One Thousand Words on One Thousand Words, A Year Later
(Originally written 5/25/12)
Well, I guess I did it. With this post, I have completed one full year of writing.
It’s a little hard for me to believe. In some ways it feels like I just started. How could a year pass so quickly?
And in other ways, it feels like I’ve been doing this forever.
There have been nights where the thought of turning on my computer and writing one thousand words was enough to make me want to cry.
And other nights where the words just poured out of me. Where I reached one thousand and wanted to write a thousand more and then another thousand.
From time to time over the past twelve months, I daydreamed about the end, about sitting in bed writing this very post. What I would say, how I would feel knowing I set a goal and attained it, reflecting on what I have learned.
But even when I was fantasizing about the end, I never once considered giving up. I have discovered something I love.
True to form, I have to say that I don’t think I have been entirely successful in this project.
My goal was to write one thousand words every night and I didn’t. I missed eighty one nights, almost three months, twenty three percent, one and a half days a week.
Now maybe my goal was unreasonable. Maybe with a challenging job and busy life it was too much to expect that I would write for a couple of hours every single day.
Maybe outside of school, seventy seven percent isn’t such a bad average. But I still don’t like it.
Even though I wrote less than I wanted to, I have gained a lot from the past year.
I’ve become a better writer, a quicker writer. I see it at work, when I’m writing grants and letters, and I see it in these posts.
I just re-read my first blog and it was a little hard to get through… long paragraphs, rambling. And if I’m remembering correctly it took me a long time to write it.
My writing is definitely better now.
I’ve also shared a lot of things that I’ve never shared before. Thoughts that I still would never express out loud.
Several people have told me that they feel like they know me better after reading my blogs. And they probably do. It’s somehow easier to tell a blank page about your non-relationship with your father or your contentment with being an “old maid” or your feelings about being overweight than it is to say it to someone’s face.
And of course, there’s my “work in progress.” I never would have discovered Daniel, Pastor Sebastian and all those other great characters if I hadn’t just started writing.
It might not go anywhere, but at least I’ll have tried.
So what now?
Now I set new goals.
First, I want to get to 365,000 words. It would just make me feel better. I plan to write a couple of one thousand words posts a week until I’ve made up those eighty one misses.
And I’m going to keep on blogging. Maybe not seven days a week (which I did this past year, even if they were just “I’m not writing” posts) but at least five times.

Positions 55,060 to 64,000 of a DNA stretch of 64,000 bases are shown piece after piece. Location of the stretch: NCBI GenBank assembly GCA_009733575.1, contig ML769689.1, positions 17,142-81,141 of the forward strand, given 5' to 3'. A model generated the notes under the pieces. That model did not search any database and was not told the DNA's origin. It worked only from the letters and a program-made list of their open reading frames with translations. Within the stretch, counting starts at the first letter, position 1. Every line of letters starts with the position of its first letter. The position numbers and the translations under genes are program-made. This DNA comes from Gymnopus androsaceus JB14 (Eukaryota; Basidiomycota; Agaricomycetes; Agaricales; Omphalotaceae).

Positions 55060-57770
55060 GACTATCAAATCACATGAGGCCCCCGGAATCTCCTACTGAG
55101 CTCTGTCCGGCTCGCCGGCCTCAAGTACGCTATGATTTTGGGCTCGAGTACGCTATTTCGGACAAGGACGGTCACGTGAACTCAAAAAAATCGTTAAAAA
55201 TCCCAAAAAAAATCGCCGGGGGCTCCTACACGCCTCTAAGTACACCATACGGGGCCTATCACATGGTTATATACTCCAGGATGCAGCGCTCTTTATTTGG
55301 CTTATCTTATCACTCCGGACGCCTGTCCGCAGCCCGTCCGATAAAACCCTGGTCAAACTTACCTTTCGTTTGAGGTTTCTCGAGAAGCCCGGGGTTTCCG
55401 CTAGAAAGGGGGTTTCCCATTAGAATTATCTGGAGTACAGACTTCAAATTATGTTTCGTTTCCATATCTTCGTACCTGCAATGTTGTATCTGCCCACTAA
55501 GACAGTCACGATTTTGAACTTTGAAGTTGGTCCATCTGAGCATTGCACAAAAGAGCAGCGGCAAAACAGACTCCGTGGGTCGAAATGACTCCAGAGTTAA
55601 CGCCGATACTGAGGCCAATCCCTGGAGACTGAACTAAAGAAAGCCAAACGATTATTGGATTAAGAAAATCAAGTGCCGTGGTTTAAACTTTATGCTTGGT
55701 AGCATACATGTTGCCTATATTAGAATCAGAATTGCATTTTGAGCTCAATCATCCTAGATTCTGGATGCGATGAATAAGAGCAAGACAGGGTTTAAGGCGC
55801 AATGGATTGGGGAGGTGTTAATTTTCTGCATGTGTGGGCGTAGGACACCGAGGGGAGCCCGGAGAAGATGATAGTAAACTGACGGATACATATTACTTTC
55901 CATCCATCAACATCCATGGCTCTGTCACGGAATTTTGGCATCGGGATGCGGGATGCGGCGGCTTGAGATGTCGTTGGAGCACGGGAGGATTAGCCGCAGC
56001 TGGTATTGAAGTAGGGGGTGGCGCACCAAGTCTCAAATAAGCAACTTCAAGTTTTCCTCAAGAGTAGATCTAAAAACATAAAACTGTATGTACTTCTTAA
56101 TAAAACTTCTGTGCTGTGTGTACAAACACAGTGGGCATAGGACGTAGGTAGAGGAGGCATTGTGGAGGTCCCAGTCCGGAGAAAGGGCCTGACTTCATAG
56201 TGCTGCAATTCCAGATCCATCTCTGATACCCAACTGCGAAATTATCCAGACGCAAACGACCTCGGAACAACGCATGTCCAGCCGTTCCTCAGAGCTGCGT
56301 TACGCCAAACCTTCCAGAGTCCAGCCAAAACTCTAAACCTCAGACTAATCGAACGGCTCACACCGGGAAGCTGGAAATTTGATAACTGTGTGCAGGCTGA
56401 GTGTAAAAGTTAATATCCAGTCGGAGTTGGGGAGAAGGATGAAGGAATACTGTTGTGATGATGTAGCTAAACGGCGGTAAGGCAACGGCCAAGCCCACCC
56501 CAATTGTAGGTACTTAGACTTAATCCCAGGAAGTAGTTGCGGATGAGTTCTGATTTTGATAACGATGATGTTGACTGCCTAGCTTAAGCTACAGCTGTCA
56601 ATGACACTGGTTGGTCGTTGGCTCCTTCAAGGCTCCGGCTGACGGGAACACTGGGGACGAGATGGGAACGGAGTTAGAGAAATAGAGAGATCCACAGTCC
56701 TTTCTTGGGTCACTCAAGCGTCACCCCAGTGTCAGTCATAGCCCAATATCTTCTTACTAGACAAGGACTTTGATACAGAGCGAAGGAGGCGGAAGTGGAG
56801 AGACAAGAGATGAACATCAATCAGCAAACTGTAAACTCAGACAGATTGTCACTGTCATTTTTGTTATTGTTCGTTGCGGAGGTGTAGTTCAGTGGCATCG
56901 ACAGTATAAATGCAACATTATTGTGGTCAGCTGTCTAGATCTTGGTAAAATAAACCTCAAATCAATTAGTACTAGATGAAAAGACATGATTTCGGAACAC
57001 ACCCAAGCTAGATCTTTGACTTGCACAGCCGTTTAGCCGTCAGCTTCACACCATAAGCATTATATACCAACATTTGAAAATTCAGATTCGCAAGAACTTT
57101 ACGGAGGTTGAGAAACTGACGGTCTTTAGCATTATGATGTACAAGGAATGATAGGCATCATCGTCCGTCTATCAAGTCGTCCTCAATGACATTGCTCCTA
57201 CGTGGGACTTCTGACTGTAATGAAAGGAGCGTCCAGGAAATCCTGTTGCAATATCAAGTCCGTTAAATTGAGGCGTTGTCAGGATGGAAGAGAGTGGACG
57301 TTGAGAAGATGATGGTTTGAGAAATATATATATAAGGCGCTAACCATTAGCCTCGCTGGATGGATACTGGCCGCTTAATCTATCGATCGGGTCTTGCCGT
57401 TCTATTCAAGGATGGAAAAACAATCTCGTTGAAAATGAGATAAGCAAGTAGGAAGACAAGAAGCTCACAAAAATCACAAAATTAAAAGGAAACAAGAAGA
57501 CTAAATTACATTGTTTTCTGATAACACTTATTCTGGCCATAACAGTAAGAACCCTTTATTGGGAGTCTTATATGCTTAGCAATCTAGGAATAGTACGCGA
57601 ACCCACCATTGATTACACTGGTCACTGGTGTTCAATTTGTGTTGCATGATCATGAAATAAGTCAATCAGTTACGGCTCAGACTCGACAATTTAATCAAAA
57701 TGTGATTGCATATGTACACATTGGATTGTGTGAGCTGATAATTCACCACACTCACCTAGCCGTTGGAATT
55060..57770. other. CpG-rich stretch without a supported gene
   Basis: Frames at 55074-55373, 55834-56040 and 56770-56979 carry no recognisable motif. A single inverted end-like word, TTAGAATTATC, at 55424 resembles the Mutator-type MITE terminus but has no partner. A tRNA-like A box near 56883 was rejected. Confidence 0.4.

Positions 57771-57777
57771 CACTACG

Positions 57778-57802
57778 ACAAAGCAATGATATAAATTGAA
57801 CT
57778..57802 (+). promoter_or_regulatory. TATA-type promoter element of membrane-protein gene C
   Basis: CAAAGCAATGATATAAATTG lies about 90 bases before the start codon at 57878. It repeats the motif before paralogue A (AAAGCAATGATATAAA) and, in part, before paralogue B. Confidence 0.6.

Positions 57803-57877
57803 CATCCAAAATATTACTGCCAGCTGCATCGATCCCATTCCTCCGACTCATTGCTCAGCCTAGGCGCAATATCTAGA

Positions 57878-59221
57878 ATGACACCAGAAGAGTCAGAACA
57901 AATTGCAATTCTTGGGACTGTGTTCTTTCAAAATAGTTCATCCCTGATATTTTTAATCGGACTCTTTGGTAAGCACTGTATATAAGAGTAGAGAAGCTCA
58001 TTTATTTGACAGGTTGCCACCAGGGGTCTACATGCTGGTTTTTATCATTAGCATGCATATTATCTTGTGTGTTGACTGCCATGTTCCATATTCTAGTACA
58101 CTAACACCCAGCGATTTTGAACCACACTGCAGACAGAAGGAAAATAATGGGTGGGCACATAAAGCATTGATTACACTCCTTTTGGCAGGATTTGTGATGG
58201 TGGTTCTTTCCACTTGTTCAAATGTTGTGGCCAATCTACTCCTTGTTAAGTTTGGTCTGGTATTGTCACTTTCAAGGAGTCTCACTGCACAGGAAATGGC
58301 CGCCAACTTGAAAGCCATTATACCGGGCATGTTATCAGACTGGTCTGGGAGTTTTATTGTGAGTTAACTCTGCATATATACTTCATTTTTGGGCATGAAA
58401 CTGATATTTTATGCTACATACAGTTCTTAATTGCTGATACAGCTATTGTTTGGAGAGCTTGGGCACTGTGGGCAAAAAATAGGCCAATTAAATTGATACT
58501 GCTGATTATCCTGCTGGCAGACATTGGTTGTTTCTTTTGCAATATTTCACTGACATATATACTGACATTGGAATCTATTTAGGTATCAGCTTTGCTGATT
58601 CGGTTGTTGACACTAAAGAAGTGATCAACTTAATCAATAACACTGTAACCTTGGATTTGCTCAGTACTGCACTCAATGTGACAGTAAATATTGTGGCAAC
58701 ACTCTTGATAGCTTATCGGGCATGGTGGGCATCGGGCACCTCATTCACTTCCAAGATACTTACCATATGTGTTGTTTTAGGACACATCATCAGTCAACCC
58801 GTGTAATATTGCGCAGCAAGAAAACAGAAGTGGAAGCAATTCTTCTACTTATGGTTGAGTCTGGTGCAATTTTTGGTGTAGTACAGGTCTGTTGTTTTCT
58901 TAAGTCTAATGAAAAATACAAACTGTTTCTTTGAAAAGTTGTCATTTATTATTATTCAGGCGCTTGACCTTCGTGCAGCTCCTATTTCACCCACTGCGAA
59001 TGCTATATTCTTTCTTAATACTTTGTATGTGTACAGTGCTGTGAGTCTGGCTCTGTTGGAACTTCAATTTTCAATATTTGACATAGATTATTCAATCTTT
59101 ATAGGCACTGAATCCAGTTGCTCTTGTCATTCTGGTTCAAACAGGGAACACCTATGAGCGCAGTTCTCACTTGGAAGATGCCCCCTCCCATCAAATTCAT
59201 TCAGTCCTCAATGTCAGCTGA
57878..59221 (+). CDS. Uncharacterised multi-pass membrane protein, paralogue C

I like the way blogging has changed the way I look at the world, think about the world.
I notice more things around me. Do you think I would have given the statue of liberty guy dancing in front of the tax service a second thought if I hadn’t been looking for a blog topic?
Or even listened to the story about the guy getting shot by his girlfriend in his pickup truck?
I don’t want to lose those observational skills.
But I’m not going to hamper myself with having to write one thousand words. Or limit myself, for that matter.
I want to focus on good, clean writing. Succinct writing. And not worry about how many words are on the page.
Having that word count was helpful at first, but in the past few months I’ve cringed every time I’ve written, “as a matter of fact” or “in my opinion” or any of those little word packages I’ve employed to boost the word count.
Plus, one thousand words is a lot to read. I can’t believe people even made it halfway through some of these posts.
I also want to continue writing book reviews and posting them. That’s a craft I want to learn and this project has taught me it’s all about practicing.
And then there’s my previously set goal of finishing my work in progress (which I’m now calling “All In”) by Thanksgiving. To reach this goal, I’ll need to write 3500 words a week.
So I guess I’ll be too busy with my new goals to miss these old one thousand word posts.
Even though I whine that I didn’t write twenty three percent of the time, I am proud.
A year ago I started this project on a whim, because an author I admired encouraged a roomful of people to write and then I read a cheesy mystery with a character who could write one thousand words at the drop of a hat.
I’m not sure I even expected to stick with it.
But I did. And, at the risk of sounding melodramatic, it has become an extremely important part of my life.
I’ve never been quick to label myself, to claim a particular talent. I’m in the small percentage that underestimates their abilities rather than inflates them. I think “I can’t do that” more often than “I can do that.”
But this “writing adventure,” as I called it at the very beginning, has given me the confidence to label myself a writer.
At Booktopia last month, one of the authors looked at my name tag and asked, “Are you Heather the blogger?”
I blushed and stammered. But yes, damn it, I am Heather the blogger.
I am a writer.